Last month a top Republican fundraiser, Mike Fernandez, quit Gov. Rick Scott’s re-election campaign committee and complained about reports of insensitive remarks about Mexicans attributed to campaign staffers. Hispanic leaders including Suarez cringed over recent hard-line anti-immigration remarks made by national Republican figures Donald Trump and Mike Huckabee. And when former Florida Gov. Jeb Bush defended many undocumented workers acting out of love, his comments were harshly rejected by others in the party.
Democrats are relishing Oliver’s misstep.
Democrat James Auffant, who is running for Orange County Clerk of Courts, said he has heard no Republican leaders who have “called him out on it,” leaving unchallenged an impression that Republican leaders are out of touch with the Puerto Rican community.
“We cannot work together solving the problems of strengthening the economy and securing our future if people like Lew Oliver bring the politics of division to the County, or if people like Teresa Jacobs ignore the degrading comments of her supporters,” Demings said in a written statement.
Late last night Oliver issued the following apology press release:
One week ago, I made some hastily written, poorly chosen, unedited written remarks to Orlando Sentinel Reporter Scott Powers regarding Puerto Rico. I want to make the following statements about those remarks:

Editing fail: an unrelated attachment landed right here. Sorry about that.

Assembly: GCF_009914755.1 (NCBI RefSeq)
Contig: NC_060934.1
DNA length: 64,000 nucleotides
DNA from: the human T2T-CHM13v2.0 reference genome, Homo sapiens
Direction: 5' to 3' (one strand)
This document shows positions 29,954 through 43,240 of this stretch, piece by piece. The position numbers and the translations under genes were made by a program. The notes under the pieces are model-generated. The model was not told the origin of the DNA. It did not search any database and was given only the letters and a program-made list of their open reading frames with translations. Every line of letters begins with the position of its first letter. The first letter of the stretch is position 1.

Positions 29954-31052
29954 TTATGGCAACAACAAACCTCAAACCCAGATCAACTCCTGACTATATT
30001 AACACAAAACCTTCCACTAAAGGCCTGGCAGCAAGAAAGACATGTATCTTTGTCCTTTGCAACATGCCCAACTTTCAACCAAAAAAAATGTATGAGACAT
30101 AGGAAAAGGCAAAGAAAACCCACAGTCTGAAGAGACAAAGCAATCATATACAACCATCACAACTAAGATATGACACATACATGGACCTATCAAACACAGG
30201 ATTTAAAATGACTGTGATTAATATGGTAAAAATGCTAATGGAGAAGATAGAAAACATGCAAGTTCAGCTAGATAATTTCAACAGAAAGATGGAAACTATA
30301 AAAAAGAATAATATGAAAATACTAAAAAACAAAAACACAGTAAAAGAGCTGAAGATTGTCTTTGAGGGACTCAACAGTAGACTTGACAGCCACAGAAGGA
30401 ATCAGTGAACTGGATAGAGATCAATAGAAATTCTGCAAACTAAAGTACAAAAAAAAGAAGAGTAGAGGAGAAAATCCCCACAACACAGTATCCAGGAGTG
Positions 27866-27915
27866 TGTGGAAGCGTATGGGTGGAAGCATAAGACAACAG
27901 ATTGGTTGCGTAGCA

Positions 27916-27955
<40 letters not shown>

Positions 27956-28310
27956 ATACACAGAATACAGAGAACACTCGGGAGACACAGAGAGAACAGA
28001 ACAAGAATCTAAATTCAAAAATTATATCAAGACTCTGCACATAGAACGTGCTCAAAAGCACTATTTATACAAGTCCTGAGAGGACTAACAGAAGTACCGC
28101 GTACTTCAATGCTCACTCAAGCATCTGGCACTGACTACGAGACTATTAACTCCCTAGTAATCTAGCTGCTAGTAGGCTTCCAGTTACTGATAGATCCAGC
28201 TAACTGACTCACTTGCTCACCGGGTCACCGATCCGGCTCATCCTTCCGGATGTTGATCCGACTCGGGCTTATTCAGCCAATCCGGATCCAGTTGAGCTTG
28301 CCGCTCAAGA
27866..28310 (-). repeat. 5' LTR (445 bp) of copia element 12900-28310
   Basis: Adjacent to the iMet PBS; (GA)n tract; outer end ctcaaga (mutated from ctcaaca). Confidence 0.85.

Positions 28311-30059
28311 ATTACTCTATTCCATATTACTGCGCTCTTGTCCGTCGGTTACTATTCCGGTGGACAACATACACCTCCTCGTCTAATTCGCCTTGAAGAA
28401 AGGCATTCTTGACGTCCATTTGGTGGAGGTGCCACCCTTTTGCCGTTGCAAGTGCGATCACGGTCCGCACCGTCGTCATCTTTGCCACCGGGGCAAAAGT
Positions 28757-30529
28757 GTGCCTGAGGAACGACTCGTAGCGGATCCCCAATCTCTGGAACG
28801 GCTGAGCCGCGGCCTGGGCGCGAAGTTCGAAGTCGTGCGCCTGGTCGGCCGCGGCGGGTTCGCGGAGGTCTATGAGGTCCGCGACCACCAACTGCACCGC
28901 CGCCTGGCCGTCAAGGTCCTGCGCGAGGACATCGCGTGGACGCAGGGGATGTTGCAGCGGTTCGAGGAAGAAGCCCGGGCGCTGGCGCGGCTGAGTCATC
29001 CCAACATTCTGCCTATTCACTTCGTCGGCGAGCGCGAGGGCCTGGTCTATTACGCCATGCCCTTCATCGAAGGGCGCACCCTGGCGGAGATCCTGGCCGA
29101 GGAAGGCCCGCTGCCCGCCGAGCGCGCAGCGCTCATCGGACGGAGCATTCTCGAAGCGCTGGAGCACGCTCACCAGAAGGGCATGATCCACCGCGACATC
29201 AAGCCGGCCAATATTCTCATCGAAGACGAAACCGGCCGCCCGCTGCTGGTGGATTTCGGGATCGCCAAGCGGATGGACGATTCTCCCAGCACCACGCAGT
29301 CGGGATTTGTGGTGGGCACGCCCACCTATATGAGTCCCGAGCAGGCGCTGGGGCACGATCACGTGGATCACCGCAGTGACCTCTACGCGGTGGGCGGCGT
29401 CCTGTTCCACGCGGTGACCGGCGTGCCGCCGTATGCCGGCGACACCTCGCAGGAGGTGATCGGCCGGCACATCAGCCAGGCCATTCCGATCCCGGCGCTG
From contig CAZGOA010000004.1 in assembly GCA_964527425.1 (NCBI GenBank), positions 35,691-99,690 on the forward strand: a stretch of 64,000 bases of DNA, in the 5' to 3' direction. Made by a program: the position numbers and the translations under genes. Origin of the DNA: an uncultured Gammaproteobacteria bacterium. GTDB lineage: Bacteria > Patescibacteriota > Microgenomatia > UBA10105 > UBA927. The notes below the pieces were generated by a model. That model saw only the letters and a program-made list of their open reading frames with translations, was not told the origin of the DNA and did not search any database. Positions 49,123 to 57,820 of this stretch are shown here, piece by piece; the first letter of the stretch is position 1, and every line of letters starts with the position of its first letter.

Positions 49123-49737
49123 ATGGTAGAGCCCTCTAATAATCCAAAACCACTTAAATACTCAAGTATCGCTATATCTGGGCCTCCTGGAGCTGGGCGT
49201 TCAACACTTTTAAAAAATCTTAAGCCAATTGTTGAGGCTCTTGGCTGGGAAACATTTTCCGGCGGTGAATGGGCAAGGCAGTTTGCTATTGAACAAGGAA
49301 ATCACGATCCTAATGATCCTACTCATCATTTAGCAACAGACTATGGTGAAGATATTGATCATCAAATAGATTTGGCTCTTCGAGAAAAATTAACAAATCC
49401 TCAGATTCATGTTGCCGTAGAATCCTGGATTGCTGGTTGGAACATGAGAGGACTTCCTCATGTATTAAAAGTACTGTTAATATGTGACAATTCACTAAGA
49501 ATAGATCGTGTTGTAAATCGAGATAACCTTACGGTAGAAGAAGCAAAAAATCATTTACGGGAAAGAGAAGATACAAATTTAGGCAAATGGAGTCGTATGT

1. I apologize without reservation or equivocation to the Puerto Ricans in particular for my words. It was not my intention or desire to malign, impugn, insult or criticize any Puerto Ricans as a group, or as individuals. However, it is clear that my choice of words was insulting to many, and even close friends think that someone who did not know anything more about me could have concluded that it was my intent to be insulting. I should know better. I therefore deserve the criticism and accept responsibility for that and for my words; I wrote them, and in public life you are responsible not just for what you intend but also what you carelessly say, intent or not. I am not going to attack the critics, say I was misquoted or taken out of context, nor will I defend myself with new word twist, nor will I blame the messengers or limit my apology only IF by chance someone "decided to take my remarks out of context, etc.". I hate weasel apologies and I'm not going to issue one. I take responsibility for my words, they were wrong and I apologize for them, period. I have tried to say this a few times on broadcast media, but I think it is important to make this clear in writing for the record.